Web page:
Five Minute Friday: Potential

It’s good to be back to the Five Minute Friday challenge.  Last weekend we got away for a little R & R.  We’re still trying to recoup from a busy summer.

Linking up with Kate Motaung and the Five Minute Friday community.

This week’s word prompt is potential.

I don’t think we should be telling kids that they can grow up to be whatever they want to be.

The truth is: they can’t.

Some don’t have the physical capabilities to be an Olympic athlete.

Some don’t have the metal capabilities to be a rocket scientist.

Isn’t it a disservice to tell kids to dream big and watch them shoot for a future that is unrealistic?

On the other hand, there’s no accounting for grit and determination.

People have accomplished a lot of things that are unrealistic.

But, I think we should shoot straight with kids and let them know that they are wired for great potential in some areas, but not every area.

Not every dream they can dream for their life should be pursued.


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8 thoughts on “Five Minute Friday: Potential

    1. Beth Post author

      Right, Andrew. And at some point in life, you realized the singing career was for someone else while you concentrated on writing.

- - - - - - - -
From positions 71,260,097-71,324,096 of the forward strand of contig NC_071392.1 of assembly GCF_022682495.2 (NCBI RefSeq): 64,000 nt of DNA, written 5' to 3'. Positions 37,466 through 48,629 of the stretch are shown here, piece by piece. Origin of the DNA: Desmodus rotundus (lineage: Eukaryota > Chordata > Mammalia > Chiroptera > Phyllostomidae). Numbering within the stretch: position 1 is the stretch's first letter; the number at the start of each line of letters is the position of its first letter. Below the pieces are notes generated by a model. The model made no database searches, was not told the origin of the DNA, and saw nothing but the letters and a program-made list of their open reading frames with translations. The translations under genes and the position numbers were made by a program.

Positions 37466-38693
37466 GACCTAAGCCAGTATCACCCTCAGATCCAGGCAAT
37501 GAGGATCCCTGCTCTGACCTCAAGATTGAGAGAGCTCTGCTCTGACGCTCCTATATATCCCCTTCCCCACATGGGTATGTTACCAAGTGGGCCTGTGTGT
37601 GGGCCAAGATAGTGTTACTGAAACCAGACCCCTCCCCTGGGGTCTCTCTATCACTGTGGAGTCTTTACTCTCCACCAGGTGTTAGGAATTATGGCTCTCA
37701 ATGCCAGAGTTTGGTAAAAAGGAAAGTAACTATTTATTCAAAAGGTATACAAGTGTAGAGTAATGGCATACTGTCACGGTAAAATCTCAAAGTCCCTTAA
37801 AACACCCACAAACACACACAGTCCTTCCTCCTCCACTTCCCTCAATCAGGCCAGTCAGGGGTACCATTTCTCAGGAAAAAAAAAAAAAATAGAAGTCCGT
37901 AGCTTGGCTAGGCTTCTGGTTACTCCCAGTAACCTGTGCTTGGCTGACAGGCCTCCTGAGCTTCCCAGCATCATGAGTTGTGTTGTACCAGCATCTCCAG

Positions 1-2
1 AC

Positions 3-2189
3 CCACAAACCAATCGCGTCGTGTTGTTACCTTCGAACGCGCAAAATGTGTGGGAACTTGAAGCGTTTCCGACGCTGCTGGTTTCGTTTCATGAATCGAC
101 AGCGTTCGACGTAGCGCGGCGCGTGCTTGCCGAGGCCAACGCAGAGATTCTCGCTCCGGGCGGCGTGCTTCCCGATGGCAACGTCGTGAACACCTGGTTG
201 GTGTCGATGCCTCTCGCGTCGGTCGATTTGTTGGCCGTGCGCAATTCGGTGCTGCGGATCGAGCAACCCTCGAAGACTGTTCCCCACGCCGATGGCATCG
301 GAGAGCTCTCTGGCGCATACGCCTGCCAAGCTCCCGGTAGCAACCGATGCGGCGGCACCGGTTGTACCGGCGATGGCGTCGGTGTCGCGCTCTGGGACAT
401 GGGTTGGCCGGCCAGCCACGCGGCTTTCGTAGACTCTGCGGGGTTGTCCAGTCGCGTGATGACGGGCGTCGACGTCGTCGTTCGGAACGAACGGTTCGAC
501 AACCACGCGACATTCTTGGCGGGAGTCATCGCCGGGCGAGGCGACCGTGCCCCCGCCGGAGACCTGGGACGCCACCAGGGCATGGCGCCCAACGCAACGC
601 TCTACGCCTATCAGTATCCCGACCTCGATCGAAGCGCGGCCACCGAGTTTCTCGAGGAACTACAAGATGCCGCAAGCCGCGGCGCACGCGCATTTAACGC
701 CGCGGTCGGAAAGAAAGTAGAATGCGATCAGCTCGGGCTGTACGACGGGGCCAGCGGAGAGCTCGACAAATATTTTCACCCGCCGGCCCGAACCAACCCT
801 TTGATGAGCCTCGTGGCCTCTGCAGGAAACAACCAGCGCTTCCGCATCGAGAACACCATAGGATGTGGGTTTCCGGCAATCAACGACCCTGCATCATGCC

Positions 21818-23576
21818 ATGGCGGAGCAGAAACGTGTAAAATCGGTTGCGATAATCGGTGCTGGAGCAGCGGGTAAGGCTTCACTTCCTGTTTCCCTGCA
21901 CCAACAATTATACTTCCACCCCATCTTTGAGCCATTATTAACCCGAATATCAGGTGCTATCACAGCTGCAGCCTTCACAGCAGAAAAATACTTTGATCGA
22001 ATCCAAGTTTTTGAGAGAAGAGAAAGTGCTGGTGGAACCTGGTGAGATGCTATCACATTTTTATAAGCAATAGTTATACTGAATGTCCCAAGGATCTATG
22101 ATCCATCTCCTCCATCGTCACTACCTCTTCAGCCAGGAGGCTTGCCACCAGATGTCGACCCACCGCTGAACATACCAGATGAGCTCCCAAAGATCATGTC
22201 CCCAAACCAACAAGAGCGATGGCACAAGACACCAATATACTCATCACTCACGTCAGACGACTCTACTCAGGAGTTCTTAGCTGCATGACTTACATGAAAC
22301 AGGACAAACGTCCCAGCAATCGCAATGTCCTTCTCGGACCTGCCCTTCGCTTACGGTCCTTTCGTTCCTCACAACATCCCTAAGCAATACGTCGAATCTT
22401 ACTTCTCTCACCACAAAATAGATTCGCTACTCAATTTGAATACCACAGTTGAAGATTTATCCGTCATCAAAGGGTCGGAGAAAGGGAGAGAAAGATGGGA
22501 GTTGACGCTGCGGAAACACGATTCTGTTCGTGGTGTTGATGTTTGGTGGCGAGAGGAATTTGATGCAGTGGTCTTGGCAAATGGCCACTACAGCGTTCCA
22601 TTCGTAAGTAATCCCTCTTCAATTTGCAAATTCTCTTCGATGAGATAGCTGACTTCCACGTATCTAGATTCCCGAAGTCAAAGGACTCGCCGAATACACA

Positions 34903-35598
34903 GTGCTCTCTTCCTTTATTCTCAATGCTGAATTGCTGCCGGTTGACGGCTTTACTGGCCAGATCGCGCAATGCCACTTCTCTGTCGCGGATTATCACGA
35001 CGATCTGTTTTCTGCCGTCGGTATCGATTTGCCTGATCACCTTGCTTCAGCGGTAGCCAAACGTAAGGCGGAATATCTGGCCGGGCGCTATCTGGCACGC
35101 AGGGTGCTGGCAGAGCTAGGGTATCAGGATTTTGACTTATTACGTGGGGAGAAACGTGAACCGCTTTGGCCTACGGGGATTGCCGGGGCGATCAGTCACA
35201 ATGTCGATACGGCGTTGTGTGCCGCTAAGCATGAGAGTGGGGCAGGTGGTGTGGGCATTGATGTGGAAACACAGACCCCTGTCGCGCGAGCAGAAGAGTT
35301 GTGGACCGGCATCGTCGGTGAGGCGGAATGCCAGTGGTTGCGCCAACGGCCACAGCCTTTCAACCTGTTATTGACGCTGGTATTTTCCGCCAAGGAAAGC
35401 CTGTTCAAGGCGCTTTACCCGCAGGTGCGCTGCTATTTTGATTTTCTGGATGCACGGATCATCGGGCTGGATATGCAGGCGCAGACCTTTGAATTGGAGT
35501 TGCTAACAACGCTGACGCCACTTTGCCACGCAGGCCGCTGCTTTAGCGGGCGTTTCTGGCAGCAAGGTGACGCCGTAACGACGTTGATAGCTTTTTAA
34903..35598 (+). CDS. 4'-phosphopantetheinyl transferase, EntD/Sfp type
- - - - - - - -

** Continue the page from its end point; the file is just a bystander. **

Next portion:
1. Jae

    “I don’t think we should be telling kids that they can grow up to be whatever they want to be. The truth is: they can’t.”

    I like this very much. I think too much pressure in the idea of being whatever one wants to be. It seems to translate into them having to be everything, and that’s exhausting and stressful. It’s not enough to be good at a handful of things, now they have to be experts at absolutely everything, and it sets people up for failure and despair. Thanks for the timely reminder that not every dream should be pursued. We have to curate.

  2. Lesley

    It’s a hard balance to get, but I agree! Of course we want to encourage them to follow their dreams and reach their potential, but it’s just not true that we can be anything we want to be and it is important to be realistic as well.

    1. Beth Post author

      Right. I do believe in encouraging dreams, but kids need some (non-parent) evaluations about their strengths and weaknesses.


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